Russ v. United States Automobile Association et al

Filing 32

ORDER granting Defendant's 15 and 28 Motion to Dismiss, Motion to Compel Arbitration. Plaintiff Ronald C. Russ is directed to initiate arbitration of his claims against the defendants in accordance with the provisions of the Dialogue: The USAA Dispute Resolution Program. This action is dismissed without prejudice and the Clerk shall enter judgment accordingly. Signed by Senior Judge Paul G Rosenblatt on 5/10/17.(DXD)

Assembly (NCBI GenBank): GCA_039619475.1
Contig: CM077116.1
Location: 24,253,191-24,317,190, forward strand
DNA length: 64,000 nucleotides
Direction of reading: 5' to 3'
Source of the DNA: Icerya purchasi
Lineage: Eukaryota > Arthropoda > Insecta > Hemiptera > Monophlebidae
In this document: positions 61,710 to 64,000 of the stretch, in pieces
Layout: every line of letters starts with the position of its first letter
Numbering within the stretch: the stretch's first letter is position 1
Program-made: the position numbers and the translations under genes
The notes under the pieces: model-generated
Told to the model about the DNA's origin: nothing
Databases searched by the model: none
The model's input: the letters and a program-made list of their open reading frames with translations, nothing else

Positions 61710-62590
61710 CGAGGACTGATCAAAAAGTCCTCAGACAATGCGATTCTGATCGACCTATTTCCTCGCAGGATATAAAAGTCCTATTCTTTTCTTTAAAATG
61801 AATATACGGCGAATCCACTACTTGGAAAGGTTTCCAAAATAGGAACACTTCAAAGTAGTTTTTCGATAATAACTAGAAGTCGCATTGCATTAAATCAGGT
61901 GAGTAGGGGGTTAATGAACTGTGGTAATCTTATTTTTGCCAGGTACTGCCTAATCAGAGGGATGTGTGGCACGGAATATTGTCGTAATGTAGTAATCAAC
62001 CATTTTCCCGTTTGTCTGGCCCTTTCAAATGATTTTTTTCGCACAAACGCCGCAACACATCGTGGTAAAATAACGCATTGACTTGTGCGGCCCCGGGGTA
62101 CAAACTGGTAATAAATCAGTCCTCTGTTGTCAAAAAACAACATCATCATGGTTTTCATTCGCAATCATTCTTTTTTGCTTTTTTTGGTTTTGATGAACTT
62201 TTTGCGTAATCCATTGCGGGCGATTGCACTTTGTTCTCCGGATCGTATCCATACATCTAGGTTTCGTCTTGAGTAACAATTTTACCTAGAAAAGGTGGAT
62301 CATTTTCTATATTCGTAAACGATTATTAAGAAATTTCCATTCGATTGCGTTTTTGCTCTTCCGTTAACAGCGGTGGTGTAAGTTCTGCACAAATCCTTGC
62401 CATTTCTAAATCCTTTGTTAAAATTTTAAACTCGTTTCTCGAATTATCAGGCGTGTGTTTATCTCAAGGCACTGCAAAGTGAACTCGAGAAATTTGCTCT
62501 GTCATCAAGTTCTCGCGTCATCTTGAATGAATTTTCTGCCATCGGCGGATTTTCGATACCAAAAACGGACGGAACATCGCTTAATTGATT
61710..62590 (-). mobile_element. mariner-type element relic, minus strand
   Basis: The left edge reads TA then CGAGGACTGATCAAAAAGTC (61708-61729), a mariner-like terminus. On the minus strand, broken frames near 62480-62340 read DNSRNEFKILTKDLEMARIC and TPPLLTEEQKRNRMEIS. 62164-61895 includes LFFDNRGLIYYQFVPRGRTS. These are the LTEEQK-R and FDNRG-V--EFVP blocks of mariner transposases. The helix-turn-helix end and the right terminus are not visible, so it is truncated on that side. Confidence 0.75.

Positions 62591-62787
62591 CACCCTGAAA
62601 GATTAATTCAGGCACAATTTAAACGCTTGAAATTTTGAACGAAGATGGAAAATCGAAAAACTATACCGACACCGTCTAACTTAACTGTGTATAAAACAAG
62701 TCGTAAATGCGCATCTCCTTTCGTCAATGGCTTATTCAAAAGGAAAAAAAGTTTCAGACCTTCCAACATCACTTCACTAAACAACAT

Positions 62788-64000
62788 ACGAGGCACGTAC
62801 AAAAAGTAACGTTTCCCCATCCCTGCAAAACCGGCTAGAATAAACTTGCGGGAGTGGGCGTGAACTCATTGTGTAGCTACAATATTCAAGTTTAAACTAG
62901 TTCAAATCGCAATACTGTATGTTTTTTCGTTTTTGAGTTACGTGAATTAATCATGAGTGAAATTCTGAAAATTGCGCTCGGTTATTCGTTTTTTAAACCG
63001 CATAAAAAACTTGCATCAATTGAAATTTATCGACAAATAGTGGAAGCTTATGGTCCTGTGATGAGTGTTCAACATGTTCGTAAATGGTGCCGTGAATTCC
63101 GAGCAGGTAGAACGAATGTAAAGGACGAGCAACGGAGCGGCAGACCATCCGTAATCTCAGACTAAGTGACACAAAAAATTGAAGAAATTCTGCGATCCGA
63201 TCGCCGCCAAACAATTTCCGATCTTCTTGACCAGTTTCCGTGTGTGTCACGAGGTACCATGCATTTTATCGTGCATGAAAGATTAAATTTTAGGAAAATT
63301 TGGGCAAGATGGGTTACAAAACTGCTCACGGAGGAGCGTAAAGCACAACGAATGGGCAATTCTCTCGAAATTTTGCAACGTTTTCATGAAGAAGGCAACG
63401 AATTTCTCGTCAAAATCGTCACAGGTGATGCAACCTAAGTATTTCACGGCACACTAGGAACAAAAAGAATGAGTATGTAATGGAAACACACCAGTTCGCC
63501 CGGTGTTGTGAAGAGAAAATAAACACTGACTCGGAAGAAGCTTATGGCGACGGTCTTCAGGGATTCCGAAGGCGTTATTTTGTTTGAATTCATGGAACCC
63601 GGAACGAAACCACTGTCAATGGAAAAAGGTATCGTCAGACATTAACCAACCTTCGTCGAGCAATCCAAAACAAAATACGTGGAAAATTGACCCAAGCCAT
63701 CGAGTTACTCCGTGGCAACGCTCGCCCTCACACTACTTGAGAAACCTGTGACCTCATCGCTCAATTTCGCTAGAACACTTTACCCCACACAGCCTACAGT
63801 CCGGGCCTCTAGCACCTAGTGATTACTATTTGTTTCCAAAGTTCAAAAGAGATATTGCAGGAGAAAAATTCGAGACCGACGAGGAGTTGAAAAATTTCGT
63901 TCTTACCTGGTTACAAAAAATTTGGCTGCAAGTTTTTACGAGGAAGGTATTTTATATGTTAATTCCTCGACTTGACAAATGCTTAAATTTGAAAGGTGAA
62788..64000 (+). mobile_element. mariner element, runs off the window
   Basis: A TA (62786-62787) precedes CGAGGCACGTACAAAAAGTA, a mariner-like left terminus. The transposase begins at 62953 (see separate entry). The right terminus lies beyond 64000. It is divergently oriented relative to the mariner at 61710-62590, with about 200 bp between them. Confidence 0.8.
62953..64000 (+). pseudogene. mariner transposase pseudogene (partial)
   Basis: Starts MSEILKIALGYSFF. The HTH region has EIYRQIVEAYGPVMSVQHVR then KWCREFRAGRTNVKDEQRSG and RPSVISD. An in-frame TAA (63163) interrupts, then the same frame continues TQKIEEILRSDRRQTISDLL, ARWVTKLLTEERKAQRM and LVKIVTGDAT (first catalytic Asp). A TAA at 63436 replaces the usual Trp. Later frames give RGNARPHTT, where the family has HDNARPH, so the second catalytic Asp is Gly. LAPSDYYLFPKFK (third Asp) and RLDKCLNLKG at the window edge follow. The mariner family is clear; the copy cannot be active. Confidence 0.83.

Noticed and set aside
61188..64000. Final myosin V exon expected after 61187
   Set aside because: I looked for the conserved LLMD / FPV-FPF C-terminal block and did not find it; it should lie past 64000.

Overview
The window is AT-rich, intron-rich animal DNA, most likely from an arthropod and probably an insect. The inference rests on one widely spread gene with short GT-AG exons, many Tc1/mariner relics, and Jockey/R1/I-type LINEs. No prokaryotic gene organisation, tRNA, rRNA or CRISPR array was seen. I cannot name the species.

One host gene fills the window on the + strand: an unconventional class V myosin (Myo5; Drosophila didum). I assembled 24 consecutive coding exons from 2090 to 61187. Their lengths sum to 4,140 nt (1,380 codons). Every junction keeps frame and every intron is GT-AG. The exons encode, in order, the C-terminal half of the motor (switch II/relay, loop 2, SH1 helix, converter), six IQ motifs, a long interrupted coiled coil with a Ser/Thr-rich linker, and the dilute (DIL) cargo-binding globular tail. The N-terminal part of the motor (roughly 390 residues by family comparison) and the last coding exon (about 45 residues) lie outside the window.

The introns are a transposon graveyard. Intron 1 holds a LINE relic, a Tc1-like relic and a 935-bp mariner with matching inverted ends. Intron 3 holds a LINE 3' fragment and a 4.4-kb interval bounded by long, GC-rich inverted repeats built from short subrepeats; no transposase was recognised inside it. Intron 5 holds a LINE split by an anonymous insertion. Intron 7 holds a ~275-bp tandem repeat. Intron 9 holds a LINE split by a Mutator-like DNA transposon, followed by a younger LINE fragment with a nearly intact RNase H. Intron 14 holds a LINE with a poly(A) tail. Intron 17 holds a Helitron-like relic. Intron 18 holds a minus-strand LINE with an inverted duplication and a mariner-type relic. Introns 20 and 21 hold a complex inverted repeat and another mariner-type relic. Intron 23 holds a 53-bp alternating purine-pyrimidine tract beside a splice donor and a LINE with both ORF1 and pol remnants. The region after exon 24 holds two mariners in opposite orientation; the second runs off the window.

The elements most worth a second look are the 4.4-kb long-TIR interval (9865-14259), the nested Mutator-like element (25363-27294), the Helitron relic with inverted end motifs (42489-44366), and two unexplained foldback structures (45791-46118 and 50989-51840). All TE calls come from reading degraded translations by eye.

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1 WO 2 3 4 5 6 IN THE UNITED STATES DISTRICT COURT 7 FOR THE DISTRICT OF ARIZONA 8 9 10 Ronald C. Russ, Plaintiff, 11 12 13 vs. United Services Automobile Association; and Gary W. Sherry, 14 Defendants. 15 ) ) ) ) ) ) ) ) ) ) ) No. CV-16-02787-PHX-PGR ORDER 16 Pending before the Court is defendant United Services Automobile 17 Association’s Motion to Dismiss and Compel Arbitration (Doc. 15) and Defendant 18 Gary W. Sherry’s Motion to Dismiss and Compel Arbitration (Doc. 28). Having 19 considered the parties’ memoranda in light of the submitted evidence, the Court 20 finds that the motions should be granted. 21 Background 22 According to the First Amended Complaint (“FAC”) (Doc. 21), plaintiff Ronald 23 Russ was hired by defendant United Services Automobile Association (“USAA”), a 24 leading provider of financial planning, insurance, investments, and banking products, 25 in November 2006 and was terminated in September 2014. At the time of his 26 termination, the plaintiff was a Wealth Management Service and Implementation 1 Specialist who was responsible for providing customer support to USAA’s high net 2 worth members by servicing their financial and investment accounts. Defendant 3 Sherry was the plaintiff’s direct supervisor and manager beginning in November 4 2013. The two-count FAC alleges a retaliation claim against USAA pursuant to the 5 Age Discrimination in Employment Act, 29 U.S.C. § 621 et seq. (Count One) and an 6 interference claim against both defendants pursuant to the Family and Medical 7 Leave Act, 29 U.S.C. § 2601 et seq. (Count Two). 8 According to the evidence submitted by USAA, which is not disputed by the 9 plaintiff, USAA implemented a dispute resolution program in August 2004 known as 10 the Dialogue Dispute Resolution Program (“Dialogue Program”), which provides in 11 part that all employment-related disputes between USAA and its employees (with 12 some exceptions not relevant here) that are not resolved through other available 13 Dialogue dispute resolution programs must be submitted to binding arbitration using, 14 where applicable, the Employment Dispute Resolution Rules of the American 15 Arbitration Association.1 The plaintiff received notice providing him with the Dialogue 16 17 18 19 1 The Dialogue: The USAA Dispute Resolution Program (Exhibit A-1 to USAA’s motion) contains the following relevant provisions: It defines “Dispute” in part as meaning 20 21 22 23 24 25 26 all legal and equitable claims, demands, and controversies, of whatever nature or kind, whether in contract, tort, under statute or regulation, or some other law, (i) between the Company and an Employee or Applicant; ... or (iv) asserted against a Third Party Beneficiary, including, but not limited to, any matters with respect to: 1. this Description, the Rules, or any other matter relating to Dialogue; 2. the employment ... of an Employee, including the terms, conditions, and termination of such employment with the Company, including events that may occur after any such termination of -2- 1 Program’s terms and conditions on or about his start date, he returned his signed 2 notice acknowledging that he had received, reviewed, and understood the Dialogue 3 Program materials and consented to be contractually bound by them on November 4 13, 20062, and he attended a training session on using the Dialogue Program on 5 6 7 8 9 10 11 12 13 14 15 16 17 18 19 20 21 22 23 24 25 26 employment; 3. any other matter relating to or concerning the relationship between the Employee and the Company including, by way of example and without limitation, allegations of discrimination based on race, sex, religion, national origin, age, veteran status, disability, or other legally protected characteristic; sexual or other types of harassment; wrongful discharge; workers’ compensation retaliation or other legally prohibited retaliation; defamation; infliction of emotional distress; failure to pay wages; failure to comply with any mandatory leave or reinstatement obligations, etc. It defines “Third Party Beneficiary” in part as meaning “(ii) any of the past, present ... employees ... of USAA against whom a Dispute is asserted, if such Dispute relates in any way to the Company.” It also provides, in a provision entitled Exclusive Remedy; Resolution of Dispute that “Arbitration under Dialogue, rather than trial before a court or jury, is the final, exclusive, and binding means for resolving all Disputes that are not otherwise settled or resolved by the Parties, regardless of whether a Party asserts additional claims that are not within the scope of Dialogue.” 2 The one-page Notice and Agreement Concerning Dialogue: the USAA Dispute Resolution Program that the plaintiff signed on November 13, 2006 (Exhibit A-3 to USAA’s motion), contains in part the following provisions: NOTICE [USAA] maintains a Dispute Resolution Program known as “Dialogue” (the Program) that governs employment-related disputes which it may have with applicants and employees. As a condition of employment, you and USAA agree to resolve employment-related legal claims against USAA through the Dialogue program rather than the court system. Included with this NOTICE are the following: (1) a letter regarding the Program ...; (2) the Dialogue guide, which summarizes the program; (3) the Program Description and Rules, which provides a -3- 1 November 30, 2006. In his declaration, the plaintiff states in part that he did not fully 2 understand and comprehend the notice regarding the Dialogue Program he signed 3 nor the potential adverse consequences and limitations the notice placed on his 4 legal rights and access to the federal court system. 5 Discussion 6 The defendants seek to have the Court compel the plaintiff to arbitrate all of 7 the claims alleged in the FAC and to dismiss the FAC in its entirety.3 The Dialogue 8 Program provides that the Federal Arbitration Act (“FAA”) applies to arbitrations 9 under it. 10 11 12 13 14 15 16 17 18 19 20 21 22 23 24 25 26 more formal and complete statement of the terms of the Program; and (4) the USAA Legal Assistance Plan and Summary Plan Description. AGREEMENT I consent, along with USAA, to be bound by the terms of the Program. I acknowledge having received the above-reference documents, and that I have familiarized myself with the material. I understand that the Program establishes a variety of options and resources to resolve workrelated disputes. I understand that any dispute covered by the Dialogue Program that cannot be resolved by mutual agreement, must be submitted to final and binding arbitration, instead of to the court system. This includes any disputes relating to my employment, and any termination of my employment (including events that may occur after termination of employment). I understand that this means that USAA and I are waiving any right we may have to bring a lawsuit and to a jury trial concerning any dispute covered by the Program. I understand and agree that the terms of the Program are a condition of my employment. I also understand that the Program is not a contract of employment for any specific period of time and does not affect either my or USAA’s legal rights except as expressly stated in the Program itself. 3 Although the USAA’s motion was directed at the original complaint since it was filed prior to the filing of the FAC, the Court previously ordered (Doc. 27) that the motion would be deemed to be directed at the FAC. -4- 1 The FAA broadly provides that written agreements to arbitrate controversies 2 arising out of contracts involving interstate commerce4 “shall be valid, irrevocable, 3 and enforceable, save upon such grounds as exist at law or in equity for the 4 revocation of any contract.” 9 U.S.C. § 2. Absent a valid contractual defense, the 5 FAA mandates that district courts “shall direct the parties to proceed to arbitration 6 on issues as to which an arbitration agreement has been signed.” Dean Witter 7 Reynolds, Inc. v. Byrd, 470 U.S. 213, 218 (1985) (emphasis in original). The Court’s 8 role under the FAA is limited to (1) determining whether a valid agreement to 9 arbitrate exists and, if it does, whether the agreement encompasses the dispute at 10 issue. Chiron Corp. v. Ortho Diagnostic Systems, Inc., 207 F.3d 1126, 1130 (9th Cir. 11 2000); 9 U.S.C. § 4. Since the plaintiff does not dispute that both of his claims in the 12 FAC fall within the purview of the Dialogue Program’s arbitration agreement, the only 13 issue before the Court is the validity of the arbitration agreement. 14 The plaintiff argues that the arbitration provision is unenforceable because it 15 is both procedurally and substantively unconscionable. Unconscionability is a 16 generally applicable contract defense that may render an arbitration provision 17 unenforceable under the FAA, Doctor’s Associates, Inc. v. Casarotto, 517 U.S. 681, 18 687 (1996), and the determination of unconscionability in the arbitration context is 19 determined according to the laws of the state of contract formation, here Arizona.5 20 21 22 23 24 25 26 4 The plaintiff does not dispute that the FAA’s commerce requirement is fulfilled here, and in any case the Dialogue Program states that the applicability of the FAA to its arbitrations “shall not depend on a determination that the relationship between an Employee ... and the [USAA] involves commerce[.]” 5 The Court’s resolution of the defendants’ motions is predicated on Arizona-based law notwithstanding the plaintiff’s over-reliance in his response on California-based case law based on his contention that such case law is persuasive -5- 1 Chalk v. T-Mobile USA, Inc., 560 F.3d 1087, 1092 (9th Cir.2009). Under Arizona law, 2 the plaintiff bears the burden of proving the unenforceablity of the arbitration 3 provision, and the determination of unconscionability is to be made by the Court as 4 a matter of law. Maxwell v. Fidelity Financial Services, Inc., 907 P.2d 51, 56 5 (Ariz.1995); Taleb v. AutoNation USA Corp., 2006 WL 3716922, at *2 (D.Ariz. Nov. 6 13, 2006) (“Because a court order compelling arbitration is the functional equivalent 7 of a summary disposition on the issue of the enforceability of the Arbitration 8 Agreement, the burden is properly upon the plaintiff to produce specific facts 9 showing that such a triable issue exists.”) The Court concludes as a matter of law 10 that the plaintiff has not met the “high bar” necessary to demonstrate 11 unconscionability. Longnecker v. American Express Co., 23 F.Supp.3d 1099, 1108 12 (D.Ariz.2014). 13 A. Procedural Unconscionabilty 14 The plaintiff argues that the Dialogue Program’s arbitration agreement is 15 procedurally unconscionable. Procedural unconscionability involves a finding that 16 something was wrong in the bargaining process in that it “is concerned with ‘unfair 17 surprise,’ fine print clauses, mistakes or ignorance of important facts or other things 18 that mean bargaining did not proceed as it should.” Maxwell, 907 P.2d at 57-58. 19 The plaintiff raises two reasons why the Dialogue Program’s arbitration 20 agreement is procedurally unconscionable, the first of which is because it constitutes 21 a contract of adhesion. For purposes of the resolution of the defendants’ motions, 22 the Court assumes that the Dialogue Program constitutes an adhesion contract 23 given the mandatory terms of the Dialogue Program and the plaintiff’s 24 uncontroverted statement in his declaration that signing the Dialogue Program notice 25 26 in interpreting Arizona law on unconscionability. -6- 1 regarding the arbitration requirement was a “take it or leave it” situation on his part 2 because he was told that he had to sign it in order to be employed at USAA. See 3 Broemmer v. Abortion Services of Phoenix, Ltd., 840 P.2d 1013, 1015 (Ariz.1992) 4 (Court stated that an adhesion contract “is typically a standardized form offered to 5 consumers of goods and services on essentially a take it or leave it basis without 6 affording the consumer a realistic opportunity to bargain and under such conditions 7 that the consumer cannot obtain the desired product or services except by 8 acquiescing in the form contract.”) 9 The Court rejects, however, the plaintiff’s argument that a finding that a 10 contract is one of adhesion constitutes in and of itself a finding of procedural 11 unconscionability under Arizona law. Longnecker v. American Express Co., 23 12 F.Supp.3d at 1109 (“But even if the arbitration agreements were contracts of 13 adhesion that would not mean that they are procedurally unconscionable. Contracts 14 of adhesion are not per se unenforceable.”); Perry v. NorthCentral University, Inc., 15 2011 WL 4356499, at *5 (D.Ariz. Sept. 19, 2011) (same); R & L Limited Investments, 16 Inc. v. Cabot Investment Properties, LLC, 729 F.Supp.2d 1110, 1115 (D.Ariz.2010) 17 (Court noted that “it does not appear that there is any Arizona law supporting the 18 assertion that a finding of adhesion equates to a finding of procedural 19 unconscionability. ... The fact that a given contract was a contract of adhesion is not 20 itself dispositive[.]”) 21 presumptively valid and fully enforceable according to its terms unless the contract 22 is unconscionable or beyond the range of reasonable expectations, Broemmer, 840 23 P.2d at 1016, which are two distinct grounds for invalidating or limiting the 24 enforcement of a contract, Maxwell, 907 P.2d at 57, and the plaintiff does not argue 25 the applicability of the latter exception. See also, AT&T Mobility LLC v. Concepcion, Arizona law recognizes that a contract of adhesion is 26 -7- 1 131 S.Ct. 1740, 1750 (2011) (Court rejected the idea that arbitration agreements are 2 per se unconscionable when found in adhesion contracts.) As the defendants note, 3 and the plaintiff simply and inexplicably ignores without comment, another Judge of 4 this Court has already determined that the same USAA Dialogue Program arbitration 5 agreement at issue here is not a procedurally unconscionable adhesion contract. 6 O’Bannon v. United Services Automobile Ass’n, CV-15-02231-PHX-SRB (Doc. 51, 7 dated June 17, 2016) (In compelling arbitration, court stated that “[e]ven assuming 8 that the arbitration agreement in this case was a ‘take it or leave it’ contract of 9 adhesion, it was not procedurally unconscionable. ... [T]he arbitration agreement in 10 the Dialogue program is not a procedurally unconscionable contract of adhesion.”) 11 The Court agrees with that position.6 12 The plaintiff also argues that the arbitration agreement is procedurally 13 unconscionable because it allows USAA to impose mandatory arbitration pursuant 14 to AAA rules of procedure that are not provided to employees when they receive the 15 Dialogue Program and the Dialogue Program does not contain any information as 16 to how an employee might obtain a copy of the AAA rules. The Court also rejects 17 this argument. See O’Bannon order compelling arbitration (“The Court concludes 18 that [USAA’s] failure to provide a copy of the AAA rules did not make the arbitration 19 provision in this case procedurally unconscionable.”); Perry v. NorthCentral 20 University, 2011 WL 4356499, at *7 (This Court rejected the argument that an 21 arbitration provision was procedurally unconscionable because the employer did not 22 23 24 25 26 6 Furthermore, while the plaintiff may not have understood the full ramifications of the Dialogue Program arbitration agreement he was compelled to sign, there was no unfair surprise involved with it because he does not dispute that he received the Dialogue Program materials and the contents of the arbitration provisions were in no way hidden within those materials. -8- 1 give the employee a copy of the AAA rules governing the arbitration process.); 2 Godhart v. Direct Alliance Corp., 2011 WL 2713977, at *3 (D.Ariz. July 13, 2011) 3 (Court concluded that an arbitration provision in an employment contract was not 4 procedurally unconscionable notwithstanding that the employer did not give the 5 plaintiff a copy of the rules of the AAA.); Harrington v. Pulte Home Corp., 119 P.3d 6 1044, 1052 n.9 (Ariz.App.2005) (In finding that an arbitration provision was 7 enforceable, court noted that the rules of the AAA are available publically on-line.) 8 B. Substantive Unconscionability 9 The plaintiff argues that the Dialogue Program’s arbitration agreement is also 10 substantively unconscionable. Substantive unconscionability is concerned with the 11 relative fairness of the actual terms of the contract, i.e. whether they are unjust or 12 one-sided. Maxwell, 907 P.2d at 58. “Indicative of substantive unconscionability are 13 contract terms so one-sided as to oppress or unfairly surprise an innocent party, an 14 overall imbalance in the obligations and rights imposed by the bargain, and 15 significant cost-price disparity.” Id. at 59. 16 The plaintiff raises two reasons why the Dialogue Program’s arbitration 17 agreement is substantively unconscionable, the first of which is because USAA, but 18 not the plaintiff, has the absolute right to unilaterally amend or cancel the mandatory 19 arbitration requirement so long as notice is provided.7 The Court rejects this 20 7 21 22 23 24 25 26 Regarding amendment, the Dialogue Program provides that “[t]he Company may amend Dialogue by giving at least 30 days notice of amendment to current Employees. No amendment shall apply to a Dispute for which a proceeding has been initiated pursuant to the Rule prior to the Effective Date of Dialogue’s amendment.” Regarding termination, the Dialogue Program provides that “Dialogue may be terminated by the Company by giving at least 30 days notice of termination to current Employees. Termination shall not be effective as to Disputes for which a proceeding has been initiated pursuant to the Rule prior to the Effective Date of -9- 1 argument. While there is some case law to the contrary from this District, the Court 2 finds persuasive the case law that concludes that amendment and termination 3 provisions such as those found in the Dialogue Program are not substantively 4 unconscionable under Arizona law when, as with the plaintiff’s employment here, 5 employment is on an at-will basis. See O’Bannon v. United Services Automobile 6 Ass’n order compelling arbitration (Court concluded that the modification/termination 7 provisions in USAA’s Dialogue Program were not substantively unconscionable 8 because Arizona law views changes in the terms of an at-will employment 9 relationship to be a new offer that an employee may accept by performance or reject 10 by leaving the job.); EEOC v. Cheesecake Factory, Inc., 2009 WL 1259359, at *4-5 11 (D.Ariz. May 6, 2009) (Court concluded that an employer’s right in the future to 12 change the arbitration agreement in the employee handbook was not substantively 13 unconscionable under Arizona law given the at-will nature of the employment.); cf., 14 Longnecker v. American Express Co., 23 F.Supp.3d at 1111 (Court noted, without 15 deciding, that it did not perceive how an arbitration agreement that gave the 16 employer the sole right to modify or terminate the agreement could be considered 17 to be substantively unconscionable when the employer had not used the unilateral 18 modification clause and the plaintiffs were faced with the exact terms to which they 19 originally agreed.) 20 The plaintiff also conclusorily argues that the Dialogue Program’s arbitration 21 agreement is substantively unconscionable because the applicable AAA rules, in 22 particular its Employment Dispute Resolution Rules 23 and 39(b), require that the 23 24 25 26 Dialogue’s termination.” - 10 - 1 arbitration proceedings and awards not be subject to public scrutiny.8 The plaintiff’s 2 support for his argument consists solely of three string-cited cases, only two of 3 which, both Ninth Circuit cases, are relevant to this issue, wherein the courts, relying 4 on California law (which the defendants state is no longer the law in California), 5 concluded that even facially neutral confidentiality provisions in arbitration provisions 6 could be substantively unconscionable because they favor companies over 7 individuals by preventing employees from accessing precedents from similar 8 arbitrations. Totally absent from the plaintiff’s response is any cogent argument as 9 to how those cases, which involved total confidentiality provisions, are factually 10 apposite here, where the AAA rules cited by the plaintiff do not require absolute 11 confidentiality inasmuch as they both permit waiver of confidentiality by the parties. 12 In any case, the Court agrees with the conclusion of the O’Bannon court wherein it 13 determined that the applicability of AAA Rules 23 and 39 to USAA’s Dialogue 14 Program arbitration agreement did not make the agreement substantively 15 unconscionable as there is nothing overly broad or unfairly one-sided about those 16 17 18 19 20 21 22 23 24 25 26 8 The AAA’s employment arbitration rules (Exhibit 2 to the plaintiff’s response) provide the following: 23. Confidentiality The arbitrator shall maintain the confidentiality of the arbitration and shall have the authority to make appropriate rulings to safeguard that confidentiality, unless the parties agree otherwise or the law provides otherwise. *** 39. The Award *** b. An award issued under these rules shall be publicly available, on a cost basis. The names of the parties and witnesses will not be publicly available, unless a party expressly agrees to have its name made public in the award. - 11 - 1 rules. 2 Since the Dialogue Program arbitration agreement that the plaintiff agreed to 3 is not unconscionable, the Court concludes that arbitration must be compelled 4 pursuant to the FAA. 9 U.S.C. § 4. Since both of the claims arising out of the 5 plaintiff’s FAC are arbitrable, the Court, in the exercise of its discretion, see Sparling 6 v. Hoffman Construction Co., 864 F.2d 635, 638 (9th Cir.1988), further concludes that 7 the dismissal of this action, rather than a stay pending arbitration, is appropriate. 8 Therefore, 9 IT IS ORDERED that defendant United Services Automobile Association’s 10 Motion to Dismiss and Compel Arbitration (Doc. 15) and Defendant Gary W. Sherry’s 11 Motion to Dismiss and Compel Arbitration (Doc. 28) are both granted. 12 IT IS FURTHER ORDERED that plaintiff Ronald C. Russ is directed to initiate 13 arbitration of his claims against the defendants in accordance with the provisions of 14 the Dialogue: The USAA Dispute Resolution Program. 15 16 17 IT IS FURTHER ORDERED that this action is dismissed without prejudice and that the Clerk of the Court shall enter judgment accordingly. DATED this 10th day of May, 2017. 18 19 20 21 22 23 24 25 26 - 12 -